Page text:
The IRS Should Stop Using Facial Recognition


Adam Maida / The Atlantic

Adam Maida / The Atlantic

via The Atlantic

Jan. 27, 2022

By Joy Buolamwini

With tax season upon us, the IRS is pushing individuals to submit to facial recognition in exchange for being able to complete a range of basic tax-related activities online. The IRS has retained a private firm— (formerly known as TroopSwap)—that claims to provide “secure identity proofing, authentication, and group affiliation verification for government and businesses across sectors.” The IRS is not the only government agency working with The company claims to serve “27 states, multiple federal agencies, and over 500 name brand retailers.”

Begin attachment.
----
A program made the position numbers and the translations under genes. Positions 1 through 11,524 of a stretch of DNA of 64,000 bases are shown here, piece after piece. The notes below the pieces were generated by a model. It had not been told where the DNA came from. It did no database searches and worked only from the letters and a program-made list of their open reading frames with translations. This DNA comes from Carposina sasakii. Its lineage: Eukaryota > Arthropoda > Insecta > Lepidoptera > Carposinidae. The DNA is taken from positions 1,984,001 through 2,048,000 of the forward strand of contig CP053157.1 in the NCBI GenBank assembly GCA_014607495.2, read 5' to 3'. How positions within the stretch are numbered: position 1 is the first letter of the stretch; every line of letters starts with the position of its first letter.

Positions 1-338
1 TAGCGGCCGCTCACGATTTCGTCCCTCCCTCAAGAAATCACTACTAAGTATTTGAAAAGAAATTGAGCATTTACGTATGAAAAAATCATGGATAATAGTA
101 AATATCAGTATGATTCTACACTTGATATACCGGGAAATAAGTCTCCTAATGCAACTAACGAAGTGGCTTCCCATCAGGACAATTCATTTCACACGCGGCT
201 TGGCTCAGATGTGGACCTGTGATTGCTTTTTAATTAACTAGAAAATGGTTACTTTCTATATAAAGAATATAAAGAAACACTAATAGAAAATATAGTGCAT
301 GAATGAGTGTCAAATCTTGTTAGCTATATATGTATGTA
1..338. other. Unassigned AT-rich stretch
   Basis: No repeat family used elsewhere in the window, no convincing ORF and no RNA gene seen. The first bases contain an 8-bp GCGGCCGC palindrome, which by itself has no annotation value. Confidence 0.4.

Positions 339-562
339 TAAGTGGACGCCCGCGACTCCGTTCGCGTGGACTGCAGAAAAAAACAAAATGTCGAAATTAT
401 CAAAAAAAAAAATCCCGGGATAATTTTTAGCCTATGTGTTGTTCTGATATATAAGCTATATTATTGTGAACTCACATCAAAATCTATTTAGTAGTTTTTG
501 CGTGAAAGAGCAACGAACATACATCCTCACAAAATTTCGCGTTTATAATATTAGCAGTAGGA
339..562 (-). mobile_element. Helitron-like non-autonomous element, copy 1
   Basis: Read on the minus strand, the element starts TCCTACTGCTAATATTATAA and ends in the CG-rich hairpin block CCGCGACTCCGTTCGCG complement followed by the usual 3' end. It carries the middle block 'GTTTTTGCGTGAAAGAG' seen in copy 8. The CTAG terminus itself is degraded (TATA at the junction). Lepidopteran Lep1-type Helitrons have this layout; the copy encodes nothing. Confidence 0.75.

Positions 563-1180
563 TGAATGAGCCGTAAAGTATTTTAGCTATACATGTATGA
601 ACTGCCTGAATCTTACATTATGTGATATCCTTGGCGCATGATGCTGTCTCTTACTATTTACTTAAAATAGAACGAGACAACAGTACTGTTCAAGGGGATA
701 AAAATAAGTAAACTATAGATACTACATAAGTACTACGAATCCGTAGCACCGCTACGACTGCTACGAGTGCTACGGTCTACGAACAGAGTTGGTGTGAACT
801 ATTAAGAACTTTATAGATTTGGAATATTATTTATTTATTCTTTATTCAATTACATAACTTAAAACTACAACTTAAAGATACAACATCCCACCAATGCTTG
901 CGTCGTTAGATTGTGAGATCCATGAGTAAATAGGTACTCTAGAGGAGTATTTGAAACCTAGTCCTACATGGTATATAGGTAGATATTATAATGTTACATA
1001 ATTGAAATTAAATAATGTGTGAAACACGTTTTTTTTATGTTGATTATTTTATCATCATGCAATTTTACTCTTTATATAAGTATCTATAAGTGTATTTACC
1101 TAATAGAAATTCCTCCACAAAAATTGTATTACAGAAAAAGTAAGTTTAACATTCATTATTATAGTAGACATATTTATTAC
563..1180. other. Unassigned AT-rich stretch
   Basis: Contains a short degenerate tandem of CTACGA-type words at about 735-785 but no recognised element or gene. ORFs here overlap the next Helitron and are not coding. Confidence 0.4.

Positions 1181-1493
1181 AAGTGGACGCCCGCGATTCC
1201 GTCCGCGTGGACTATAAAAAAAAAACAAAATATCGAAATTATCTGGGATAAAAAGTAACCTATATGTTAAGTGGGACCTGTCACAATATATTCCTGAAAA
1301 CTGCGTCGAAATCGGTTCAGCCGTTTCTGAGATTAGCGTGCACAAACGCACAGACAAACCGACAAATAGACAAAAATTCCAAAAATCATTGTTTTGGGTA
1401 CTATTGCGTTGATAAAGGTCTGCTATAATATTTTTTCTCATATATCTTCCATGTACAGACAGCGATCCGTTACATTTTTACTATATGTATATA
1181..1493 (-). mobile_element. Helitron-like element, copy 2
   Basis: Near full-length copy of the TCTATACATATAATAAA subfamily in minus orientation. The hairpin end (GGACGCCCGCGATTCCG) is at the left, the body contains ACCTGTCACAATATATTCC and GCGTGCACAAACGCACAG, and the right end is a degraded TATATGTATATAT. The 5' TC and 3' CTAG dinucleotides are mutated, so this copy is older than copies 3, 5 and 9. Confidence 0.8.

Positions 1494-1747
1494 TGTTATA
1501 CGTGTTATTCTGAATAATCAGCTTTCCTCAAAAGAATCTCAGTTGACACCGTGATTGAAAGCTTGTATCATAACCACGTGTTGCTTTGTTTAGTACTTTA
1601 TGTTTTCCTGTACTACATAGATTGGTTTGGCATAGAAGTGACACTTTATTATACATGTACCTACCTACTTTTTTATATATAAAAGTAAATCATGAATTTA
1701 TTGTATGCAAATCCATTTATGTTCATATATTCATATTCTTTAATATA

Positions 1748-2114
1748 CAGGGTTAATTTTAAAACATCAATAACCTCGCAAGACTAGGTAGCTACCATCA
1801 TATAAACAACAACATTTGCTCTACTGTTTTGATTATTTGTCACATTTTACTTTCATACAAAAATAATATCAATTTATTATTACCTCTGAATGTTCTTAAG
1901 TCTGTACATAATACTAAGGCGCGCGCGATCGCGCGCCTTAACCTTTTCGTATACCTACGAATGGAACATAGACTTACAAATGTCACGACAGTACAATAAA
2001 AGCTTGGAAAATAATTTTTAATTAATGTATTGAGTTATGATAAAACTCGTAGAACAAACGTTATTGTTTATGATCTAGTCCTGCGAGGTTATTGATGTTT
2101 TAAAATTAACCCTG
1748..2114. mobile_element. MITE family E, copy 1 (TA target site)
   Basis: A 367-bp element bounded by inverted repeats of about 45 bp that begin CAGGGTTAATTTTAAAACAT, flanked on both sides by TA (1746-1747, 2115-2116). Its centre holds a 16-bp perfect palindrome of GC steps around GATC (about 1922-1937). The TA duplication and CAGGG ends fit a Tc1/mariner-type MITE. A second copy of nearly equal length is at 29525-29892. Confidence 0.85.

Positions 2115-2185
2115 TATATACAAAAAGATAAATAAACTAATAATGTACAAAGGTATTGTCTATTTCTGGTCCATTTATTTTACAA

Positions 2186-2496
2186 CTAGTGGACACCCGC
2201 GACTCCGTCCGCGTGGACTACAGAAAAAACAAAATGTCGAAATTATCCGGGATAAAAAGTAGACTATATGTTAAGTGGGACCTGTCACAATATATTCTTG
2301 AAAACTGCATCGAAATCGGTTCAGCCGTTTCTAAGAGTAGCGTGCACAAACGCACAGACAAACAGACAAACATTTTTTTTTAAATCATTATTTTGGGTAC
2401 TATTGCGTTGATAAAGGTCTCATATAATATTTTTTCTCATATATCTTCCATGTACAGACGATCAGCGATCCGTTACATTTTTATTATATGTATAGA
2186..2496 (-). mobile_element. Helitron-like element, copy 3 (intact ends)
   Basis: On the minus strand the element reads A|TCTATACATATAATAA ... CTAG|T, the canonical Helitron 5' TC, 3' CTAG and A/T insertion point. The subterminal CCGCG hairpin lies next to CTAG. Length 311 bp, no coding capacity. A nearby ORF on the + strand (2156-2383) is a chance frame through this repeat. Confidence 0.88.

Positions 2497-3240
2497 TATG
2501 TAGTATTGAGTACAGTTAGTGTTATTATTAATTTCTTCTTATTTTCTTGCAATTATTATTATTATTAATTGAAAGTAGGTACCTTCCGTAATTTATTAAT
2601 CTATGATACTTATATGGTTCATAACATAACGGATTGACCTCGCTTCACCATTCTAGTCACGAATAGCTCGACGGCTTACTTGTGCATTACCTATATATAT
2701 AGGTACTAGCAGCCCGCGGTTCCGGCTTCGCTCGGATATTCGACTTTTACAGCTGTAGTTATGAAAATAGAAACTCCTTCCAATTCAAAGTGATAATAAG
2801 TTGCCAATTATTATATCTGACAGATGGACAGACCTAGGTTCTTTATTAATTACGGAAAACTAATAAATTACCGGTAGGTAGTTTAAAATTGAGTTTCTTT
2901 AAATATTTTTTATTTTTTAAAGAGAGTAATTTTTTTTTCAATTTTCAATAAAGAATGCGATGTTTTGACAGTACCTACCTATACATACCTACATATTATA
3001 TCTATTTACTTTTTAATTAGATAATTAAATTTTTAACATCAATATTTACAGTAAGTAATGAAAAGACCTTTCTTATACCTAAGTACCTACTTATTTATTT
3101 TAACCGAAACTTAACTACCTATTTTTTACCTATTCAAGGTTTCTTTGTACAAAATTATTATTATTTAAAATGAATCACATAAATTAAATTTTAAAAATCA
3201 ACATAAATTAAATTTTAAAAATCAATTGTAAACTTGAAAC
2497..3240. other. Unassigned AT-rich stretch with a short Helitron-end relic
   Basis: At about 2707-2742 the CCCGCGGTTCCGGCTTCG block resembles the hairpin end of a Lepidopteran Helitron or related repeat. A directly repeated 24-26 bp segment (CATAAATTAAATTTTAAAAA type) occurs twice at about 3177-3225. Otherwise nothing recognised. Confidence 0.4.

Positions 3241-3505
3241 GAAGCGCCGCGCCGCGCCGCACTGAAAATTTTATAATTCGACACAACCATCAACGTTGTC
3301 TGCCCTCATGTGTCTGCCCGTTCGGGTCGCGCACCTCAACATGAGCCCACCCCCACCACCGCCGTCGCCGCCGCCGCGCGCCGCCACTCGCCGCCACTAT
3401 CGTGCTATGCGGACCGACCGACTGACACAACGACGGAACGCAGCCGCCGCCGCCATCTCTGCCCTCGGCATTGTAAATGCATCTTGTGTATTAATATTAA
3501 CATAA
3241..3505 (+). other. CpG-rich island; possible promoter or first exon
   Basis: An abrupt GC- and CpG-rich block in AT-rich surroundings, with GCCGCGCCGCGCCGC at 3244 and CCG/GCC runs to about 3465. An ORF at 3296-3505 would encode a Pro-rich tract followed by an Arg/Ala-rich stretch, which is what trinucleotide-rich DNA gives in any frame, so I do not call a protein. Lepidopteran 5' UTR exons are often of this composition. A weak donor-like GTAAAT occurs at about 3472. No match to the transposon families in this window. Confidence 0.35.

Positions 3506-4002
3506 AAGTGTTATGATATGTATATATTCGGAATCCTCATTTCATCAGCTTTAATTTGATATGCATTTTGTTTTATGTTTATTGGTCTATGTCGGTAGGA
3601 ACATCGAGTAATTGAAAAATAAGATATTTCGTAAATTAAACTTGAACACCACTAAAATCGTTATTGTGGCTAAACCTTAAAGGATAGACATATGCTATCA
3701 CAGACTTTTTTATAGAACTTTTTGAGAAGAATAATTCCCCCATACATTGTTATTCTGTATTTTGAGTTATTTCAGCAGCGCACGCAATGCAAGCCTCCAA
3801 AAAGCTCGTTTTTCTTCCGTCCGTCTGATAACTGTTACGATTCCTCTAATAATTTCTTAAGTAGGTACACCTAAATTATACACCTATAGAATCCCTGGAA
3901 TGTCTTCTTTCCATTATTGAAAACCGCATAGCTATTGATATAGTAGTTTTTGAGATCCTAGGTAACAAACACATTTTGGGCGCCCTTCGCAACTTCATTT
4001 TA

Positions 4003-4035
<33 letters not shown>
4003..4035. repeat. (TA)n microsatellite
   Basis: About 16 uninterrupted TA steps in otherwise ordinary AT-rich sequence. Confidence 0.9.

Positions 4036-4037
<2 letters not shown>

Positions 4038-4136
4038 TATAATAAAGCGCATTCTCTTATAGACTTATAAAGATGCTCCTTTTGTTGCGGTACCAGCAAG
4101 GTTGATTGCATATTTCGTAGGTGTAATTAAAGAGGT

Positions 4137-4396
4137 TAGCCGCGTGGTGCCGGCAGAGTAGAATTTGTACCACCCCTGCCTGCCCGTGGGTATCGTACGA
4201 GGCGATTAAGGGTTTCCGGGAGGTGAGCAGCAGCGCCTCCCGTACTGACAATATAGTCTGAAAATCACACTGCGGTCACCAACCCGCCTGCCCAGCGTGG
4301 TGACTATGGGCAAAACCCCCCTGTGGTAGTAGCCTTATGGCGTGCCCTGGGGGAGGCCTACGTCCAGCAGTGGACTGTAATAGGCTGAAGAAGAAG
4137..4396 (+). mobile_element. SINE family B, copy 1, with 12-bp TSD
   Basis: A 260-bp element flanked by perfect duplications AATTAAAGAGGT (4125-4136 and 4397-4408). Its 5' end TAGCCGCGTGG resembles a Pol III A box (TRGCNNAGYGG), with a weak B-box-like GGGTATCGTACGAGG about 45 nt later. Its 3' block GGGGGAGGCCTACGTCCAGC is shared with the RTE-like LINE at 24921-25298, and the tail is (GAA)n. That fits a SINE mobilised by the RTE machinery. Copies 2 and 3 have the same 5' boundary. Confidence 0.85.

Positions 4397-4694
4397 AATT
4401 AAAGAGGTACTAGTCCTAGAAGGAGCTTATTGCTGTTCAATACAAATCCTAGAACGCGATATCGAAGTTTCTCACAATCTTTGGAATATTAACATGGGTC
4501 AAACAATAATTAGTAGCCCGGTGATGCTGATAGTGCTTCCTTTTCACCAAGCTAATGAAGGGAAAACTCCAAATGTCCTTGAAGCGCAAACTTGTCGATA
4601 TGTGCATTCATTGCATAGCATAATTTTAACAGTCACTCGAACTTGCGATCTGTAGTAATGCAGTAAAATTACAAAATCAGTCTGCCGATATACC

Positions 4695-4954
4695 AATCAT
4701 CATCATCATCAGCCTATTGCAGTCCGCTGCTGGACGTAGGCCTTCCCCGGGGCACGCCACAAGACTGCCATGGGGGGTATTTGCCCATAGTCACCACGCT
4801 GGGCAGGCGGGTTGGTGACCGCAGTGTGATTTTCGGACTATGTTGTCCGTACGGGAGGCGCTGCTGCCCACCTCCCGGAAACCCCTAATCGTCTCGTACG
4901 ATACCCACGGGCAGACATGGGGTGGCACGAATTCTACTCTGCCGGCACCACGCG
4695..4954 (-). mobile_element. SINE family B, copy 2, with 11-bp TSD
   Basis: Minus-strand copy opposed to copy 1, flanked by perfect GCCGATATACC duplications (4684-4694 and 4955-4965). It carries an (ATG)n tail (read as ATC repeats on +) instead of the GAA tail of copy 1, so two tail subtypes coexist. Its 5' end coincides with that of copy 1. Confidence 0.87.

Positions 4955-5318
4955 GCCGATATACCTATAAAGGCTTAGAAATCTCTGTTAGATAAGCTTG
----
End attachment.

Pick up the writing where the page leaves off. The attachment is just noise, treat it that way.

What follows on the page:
This is alarming for several reasons. In a 2022 white paper, the company frames its technology in misleading ways. Specifically, obfuscates the relationship between two distinct types of facial recognition—one-to-one verification (unlocking a phone with your face) and one-to-many identification (police searching for criminal suspects using security-camera footage and a mug-shot database). In the white paper, goes out of its way to suggest that it does not do facial recognition per se. It recognizes these two distinct types of facial recognition, and then immediately proceeds to expressly define “facial recognition” as facial identification only. By doing so, appears to recognize the dangers of facial-recognition technologies—which are widely criticized and have been linked to false arrests—and want to be seen as outside of this technological category. The company’s linguistic move to distance its services from the term facial recognition should raise alarms about its trustworthiness.

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